There’s no good way to break the news of another snow day to Minnesota parents.

But there is a great way.

Two weeks and half a dozen snow days ago, the polar vortex slammed into Minnesota, sending temperatures plunging to lower than 30 below. Up in Moorhead, a piano hit the opening chords of The Turtles’ “Happy Together.” Bundled-up members of the high school choir gathered around Superintendent Brandon Lunak as he launched into spoken verse.

The temperature was cold

So cold

The wind was so severe and cruel

We canceled school

The polar vortex came and sent

a record low

It’s colder than Fargo.

Breaking into song to break the news of yet another snow day isn’t a new thing for American schools, but it is a big thing this year.

The hardworking staff at Education Week rounded up some of 2019’s singing snow-day superintendents. In Bowling Green, Ohio, a school administrator teamed up with a music class to set the snow day announcement to “When I’m Gone” (“You’re going to miss us, ‘cause we’re closed.”) In Iowa, the superintendent of the Missouri Valley schools busted out a rousing version of “Faith.” (“I had to think twice/Before I sent the bus your way.”)

Snow days are the best. Unless you’re a parent. Or a school administrator answering angry phone calls, scheduling make-up days, and trying to make sure the kids who rely on school lunch programs still have access to a meal. Or someone who had to walk 5 miles to school in the snow, uphill both ways, when you were a kid and you never got a snow day.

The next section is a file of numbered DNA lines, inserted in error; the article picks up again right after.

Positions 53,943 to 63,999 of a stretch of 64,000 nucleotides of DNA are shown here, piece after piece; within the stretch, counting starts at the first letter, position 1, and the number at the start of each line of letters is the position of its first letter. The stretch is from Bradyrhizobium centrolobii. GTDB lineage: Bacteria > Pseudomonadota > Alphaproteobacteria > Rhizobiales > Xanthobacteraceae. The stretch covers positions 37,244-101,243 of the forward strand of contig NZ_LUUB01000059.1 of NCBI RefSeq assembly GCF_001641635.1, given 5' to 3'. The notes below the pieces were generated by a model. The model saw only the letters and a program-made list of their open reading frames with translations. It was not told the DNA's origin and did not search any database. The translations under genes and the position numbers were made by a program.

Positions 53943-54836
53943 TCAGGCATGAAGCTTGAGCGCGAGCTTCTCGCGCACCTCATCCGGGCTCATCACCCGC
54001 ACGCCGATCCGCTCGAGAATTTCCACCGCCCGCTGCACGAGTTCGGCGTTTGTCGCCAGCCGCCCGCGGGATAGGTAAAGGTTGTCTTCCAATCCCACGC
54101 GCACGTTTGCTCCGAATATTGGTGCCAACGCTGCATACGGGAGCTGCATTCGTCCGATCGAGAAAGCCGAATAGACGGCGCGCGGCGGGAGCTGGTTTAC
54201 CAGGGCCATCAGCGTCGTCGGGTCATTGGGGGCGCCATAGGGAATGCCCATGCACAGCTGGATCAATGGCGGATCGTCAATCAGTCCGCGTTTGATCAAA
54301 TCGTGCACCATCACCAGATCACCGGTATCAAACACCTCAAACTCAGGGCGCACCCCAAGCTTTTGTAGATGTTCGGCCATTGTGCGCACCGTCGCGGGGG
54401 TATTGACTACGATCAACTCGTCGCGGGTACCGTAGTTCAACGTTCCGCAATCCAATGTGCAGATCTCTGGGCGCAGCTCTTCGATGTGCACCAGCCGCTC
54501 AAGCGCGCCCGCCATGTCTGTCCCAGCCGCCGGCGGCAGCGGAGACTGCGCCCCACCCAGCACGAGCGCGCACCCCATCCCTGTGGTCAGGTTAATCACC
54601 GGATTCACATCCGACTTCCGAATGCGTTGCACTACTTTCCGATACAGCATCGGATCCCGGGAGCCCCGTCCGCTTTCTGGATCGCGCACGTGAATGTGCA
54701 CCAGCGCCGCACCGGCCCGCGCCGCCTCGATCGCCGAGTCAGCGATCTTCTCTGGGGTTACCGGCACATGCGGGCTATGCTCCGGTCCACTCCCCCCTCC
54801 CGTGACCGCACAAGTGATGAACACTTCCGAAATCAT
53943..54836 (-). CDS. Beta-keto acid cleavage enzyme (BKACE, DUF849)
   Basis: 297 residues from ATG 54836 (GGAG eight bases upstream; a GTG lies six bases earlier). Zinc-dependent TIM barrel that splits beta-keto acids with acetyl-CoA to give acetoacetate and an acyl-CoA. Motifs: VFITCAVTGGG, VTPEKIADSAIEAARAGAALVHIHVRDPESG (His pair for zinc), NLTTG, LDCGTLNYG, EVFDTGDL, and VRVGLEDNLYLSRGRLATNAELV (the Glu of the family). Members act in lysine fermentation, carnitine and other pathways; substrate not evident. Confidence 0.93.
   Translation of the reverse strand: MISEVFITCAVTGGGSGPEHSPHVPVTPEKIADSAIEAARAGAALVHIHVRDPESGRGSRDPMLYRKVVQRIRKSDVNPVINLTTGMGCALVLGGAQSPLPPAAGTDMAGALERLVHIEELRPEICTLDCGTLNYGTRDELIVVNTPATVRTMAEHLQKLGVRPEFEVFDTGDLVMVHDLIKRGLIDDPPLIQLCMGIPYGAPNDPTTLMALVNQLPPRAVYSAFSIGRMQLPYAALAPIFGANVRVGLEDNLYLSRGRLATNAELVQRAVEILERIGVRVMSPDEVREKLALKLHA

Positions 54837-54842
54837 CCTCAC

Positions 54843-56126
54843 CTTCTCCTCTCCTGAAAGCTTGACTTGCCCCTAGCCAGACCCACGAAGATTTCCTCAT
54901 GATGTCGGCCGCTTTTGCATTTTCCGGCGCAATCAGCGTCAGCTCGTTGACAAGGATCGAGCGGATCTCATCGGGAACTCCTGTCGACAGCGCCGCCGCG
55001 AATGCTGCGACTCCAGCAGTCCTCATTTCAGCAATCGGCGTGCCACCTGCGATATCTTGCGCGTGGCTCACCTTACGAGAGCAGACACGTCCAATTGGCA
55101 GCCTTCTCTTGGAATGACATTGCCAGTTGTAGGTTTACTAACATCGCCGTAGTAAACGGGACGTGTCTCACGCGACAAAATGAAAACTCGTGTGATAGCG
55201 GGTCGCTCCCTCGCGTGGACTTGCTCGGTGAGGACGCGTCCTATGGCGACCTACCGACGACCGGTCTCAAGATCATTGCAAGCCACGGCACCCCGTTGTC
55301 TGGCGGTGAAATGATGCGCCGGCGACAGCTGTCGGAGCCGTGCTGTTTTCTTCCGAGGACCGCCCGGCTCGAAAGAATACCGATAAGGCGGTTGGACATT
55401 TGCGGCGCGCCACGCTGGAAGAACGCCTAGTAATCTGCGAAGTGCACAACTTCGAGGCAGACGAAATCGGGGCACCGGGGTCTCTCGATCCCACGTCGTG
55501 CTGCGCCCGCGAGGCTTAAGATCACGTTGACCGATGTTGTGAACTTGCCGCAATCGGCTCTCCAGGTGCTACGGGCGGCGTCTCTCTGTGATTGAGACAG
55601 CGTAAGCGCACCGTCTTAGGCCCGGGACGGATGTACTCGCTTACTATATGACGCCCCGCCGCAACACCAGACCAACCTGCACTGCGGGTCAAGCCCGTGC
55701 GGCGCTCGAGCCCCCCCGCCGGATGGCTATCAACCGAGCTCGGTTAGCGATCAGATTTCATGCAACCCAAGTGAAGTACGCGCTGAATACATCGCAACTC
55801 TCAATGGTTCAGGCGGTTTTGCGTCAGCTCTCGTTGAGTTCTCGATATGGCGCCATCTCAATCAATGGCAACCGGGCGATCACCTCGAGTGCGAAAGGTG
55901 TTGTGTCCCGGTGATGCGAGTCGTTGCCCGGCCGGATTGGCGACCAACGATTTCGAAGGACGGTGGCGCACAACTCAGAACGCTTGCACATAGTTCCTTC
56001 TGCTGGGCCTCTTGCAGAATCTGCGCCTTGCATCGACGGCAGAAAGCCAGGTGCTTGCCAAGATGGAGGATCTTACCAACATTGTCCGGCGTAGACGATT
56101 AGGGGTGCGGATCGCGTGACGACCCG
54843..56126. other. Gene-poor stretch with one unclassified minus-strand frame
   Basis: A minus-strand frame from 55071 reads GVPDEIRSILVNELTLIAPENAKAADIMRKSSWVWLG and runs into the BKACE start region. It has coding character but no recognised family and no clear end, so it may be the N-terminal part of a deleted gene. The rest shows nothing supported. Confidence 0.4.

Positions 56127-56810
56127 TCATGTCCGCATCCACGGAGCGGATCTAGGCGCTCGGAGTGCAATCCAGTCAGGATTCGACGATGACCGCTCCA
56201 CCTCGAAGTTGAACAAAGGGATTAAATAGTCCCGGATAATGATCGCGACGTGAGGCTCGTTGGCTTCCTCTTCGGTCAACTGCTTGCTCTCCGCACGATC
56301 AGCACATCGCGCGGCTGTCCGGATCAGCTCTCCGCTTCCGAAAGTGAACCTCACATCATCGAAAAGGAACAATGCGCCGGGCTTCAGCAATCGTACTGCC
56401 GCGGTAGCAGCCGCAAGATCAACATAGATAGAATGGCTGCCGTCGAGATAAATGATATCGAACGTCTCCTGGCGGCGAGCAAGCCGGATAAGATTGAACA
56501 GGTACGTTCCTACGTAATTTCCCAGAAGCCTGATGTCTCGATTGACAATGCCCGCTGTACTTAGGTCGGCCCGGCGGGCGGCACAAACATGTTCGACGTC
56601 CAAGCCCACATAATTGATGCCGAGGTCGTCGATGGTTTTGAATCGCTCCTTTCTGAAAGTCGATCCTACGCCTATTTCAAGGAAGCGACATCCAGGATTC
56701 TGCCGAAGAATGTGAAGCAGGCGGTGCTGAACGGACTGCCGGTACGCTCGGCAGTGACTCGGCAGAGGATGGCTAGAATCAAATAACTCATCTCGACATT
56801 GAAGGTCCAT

Minneapolis Superintendent Ed Graff — a man who refuses to burst into song — greets snow emergencies with apologetic videos and Star Trek metaphors.

It’s never an easy decision …” begins last Friday’s announcement that Minneapolis schools were closing in response to icy roads, frigid temperatures and falling snow.

“There are never easy decisions when it comes to closing school for weather,” says Graff. “In fact, all you Trekkies would know this as a Kobayashi Maru.”

In other words, snow days are no-win scenarios for a superintendent.

If you cancel school, everybody yells at you because pfft, you call that a snow emergency? I spent part of second grade going to school in a convent basement because there was a blizzard and it was too expensive to heat the school.

If you don’t cancel school, everybody yells at you because of January 2018 in St. Paul , when buses couldn’t make it down the unplowed streets and kids were stranded at school until late at night.

So superintendents make the best call they can. And if they can, they turn the call into performance art.

Moorhead High choir director Kathie Brekke pitched the idea of a sung school-closing announcement. One of her students in the high school jazz ensemble, Margaret Dickey, rewrote the lyrics of a song the school’s vocal jazz group already knew.

“It took a few hours of trying to figure out phrases that had the same rhythm as ‘so happy together,’ ” Brekke wrote in an account passed on by school administrators. “We tried ‘Frozen Minnesota,’ ‘My car still won’t start yet,’ ‘My brakes are still frozen,’ and others before finally picking ‘It’s colder than Fargo.’ ”

“It’s colder than Fargo,” the seven choir members sing, wrapping up the Jan. 30 school closing announcement. “Is school closed tomorrow? It’s colder than Fargoooo.”

Superintendent Lunak pops back into view.

“Nope,” he says. “But we are two hours late tomorrow.”